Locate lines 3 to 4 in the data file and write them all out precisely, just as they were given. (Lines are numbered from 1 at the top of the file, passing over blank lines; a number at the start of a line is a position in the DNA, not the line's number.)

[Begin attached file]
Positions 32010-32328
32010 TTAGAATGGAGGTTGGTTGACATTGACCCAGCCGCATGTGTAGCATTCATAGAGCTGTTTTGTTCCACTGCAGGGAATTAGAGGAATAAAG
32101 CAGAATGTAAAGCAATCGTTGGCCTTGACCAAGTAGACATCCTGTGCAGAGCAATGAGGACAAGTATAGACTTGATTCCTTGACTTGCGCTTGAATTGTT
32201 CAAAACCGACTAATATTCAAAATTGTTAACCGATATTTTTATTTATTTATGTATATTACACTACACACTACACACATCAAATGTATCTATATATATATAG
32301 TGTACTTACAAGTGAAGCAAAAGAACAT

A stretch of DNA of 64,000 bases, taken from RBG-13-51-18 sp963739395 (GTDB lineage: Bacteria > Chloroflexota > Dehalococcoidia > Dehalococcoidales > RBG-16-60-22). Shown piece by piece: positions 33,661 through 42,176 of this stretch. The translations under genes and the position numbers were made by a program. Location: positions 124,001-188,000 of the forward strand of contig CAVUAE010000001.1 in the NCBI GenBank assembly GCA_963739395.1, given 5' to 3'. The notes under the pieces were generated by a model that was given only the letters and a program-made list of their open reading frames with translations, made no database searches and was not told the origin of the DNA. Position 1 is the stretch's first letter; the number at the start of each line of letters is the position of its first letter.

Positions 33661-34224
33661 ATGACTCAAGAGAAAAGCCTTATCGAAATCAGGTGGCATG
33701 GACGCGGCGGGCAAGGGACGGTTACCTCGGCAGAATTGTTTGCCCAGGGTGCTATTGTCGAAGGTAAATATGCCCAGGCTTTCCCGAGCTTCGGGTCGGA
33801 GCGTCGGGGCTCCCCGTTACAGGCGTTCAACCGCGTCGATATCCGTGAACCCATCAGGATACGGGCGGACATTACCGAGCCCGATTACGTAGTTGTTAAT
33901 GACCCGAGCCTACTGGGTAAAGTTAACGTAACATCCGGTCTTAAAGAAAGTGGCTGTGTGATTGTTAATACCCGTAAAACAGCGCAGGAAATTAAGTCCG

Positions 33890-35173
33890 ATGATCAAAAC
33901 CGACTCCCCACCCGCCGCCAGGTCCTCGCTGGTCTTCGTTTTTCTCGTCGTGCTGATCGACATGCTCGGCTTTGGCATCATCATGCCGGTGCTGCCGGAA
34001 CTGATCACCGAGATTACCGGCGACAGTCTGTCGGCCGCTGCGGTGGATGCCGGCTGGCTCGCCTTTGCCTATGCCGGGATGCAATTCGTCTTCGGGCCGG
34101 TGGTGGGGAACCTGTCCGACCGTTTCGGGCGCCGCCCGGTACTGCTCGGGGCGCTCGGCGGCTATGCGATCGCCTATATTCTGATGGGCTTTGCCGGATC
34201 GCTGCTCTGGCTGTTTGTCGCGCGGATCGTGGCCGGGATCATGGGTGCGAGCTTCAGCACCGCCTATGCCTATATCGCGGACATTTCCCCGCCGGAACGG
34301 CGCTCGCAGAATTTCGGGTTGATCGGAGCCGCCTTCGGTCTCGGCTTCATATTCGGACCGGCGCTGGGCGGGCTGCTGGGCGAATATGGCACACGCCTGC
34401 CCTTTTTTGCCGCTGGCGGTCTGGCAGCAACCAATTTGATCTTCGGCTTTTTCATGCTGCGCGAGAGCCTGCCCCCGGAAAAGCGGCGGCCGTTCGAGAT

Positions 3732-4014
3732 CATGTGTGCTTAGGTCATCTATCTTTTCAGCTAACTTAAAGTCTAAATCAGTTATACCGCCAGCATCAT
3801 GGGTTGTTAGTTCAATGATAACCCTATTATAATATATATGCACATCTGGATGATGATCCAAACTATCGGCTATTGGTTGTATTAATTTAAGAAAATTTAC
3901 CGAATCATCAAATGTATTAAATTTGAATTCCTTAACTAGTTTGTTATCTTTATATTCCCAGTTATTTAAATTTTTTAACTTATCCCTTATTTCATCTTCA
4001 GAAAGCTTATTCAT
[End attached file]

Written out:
32101 CAGAATGTAAAGCAATCGTTGGCCTTGACCAAGTAGACATCCTGTGCAGAGCAATGAGGACAAGTATAGACTTGATTCCTTGACTTGCGCTTGAATTGTT
32201 CAAAACCGACTAATATTCAAAATTGTTAACCGATATTTTTATTTATTTATGTATATTACACTACACACTACACACATCAAATGTATCTATATATATATAG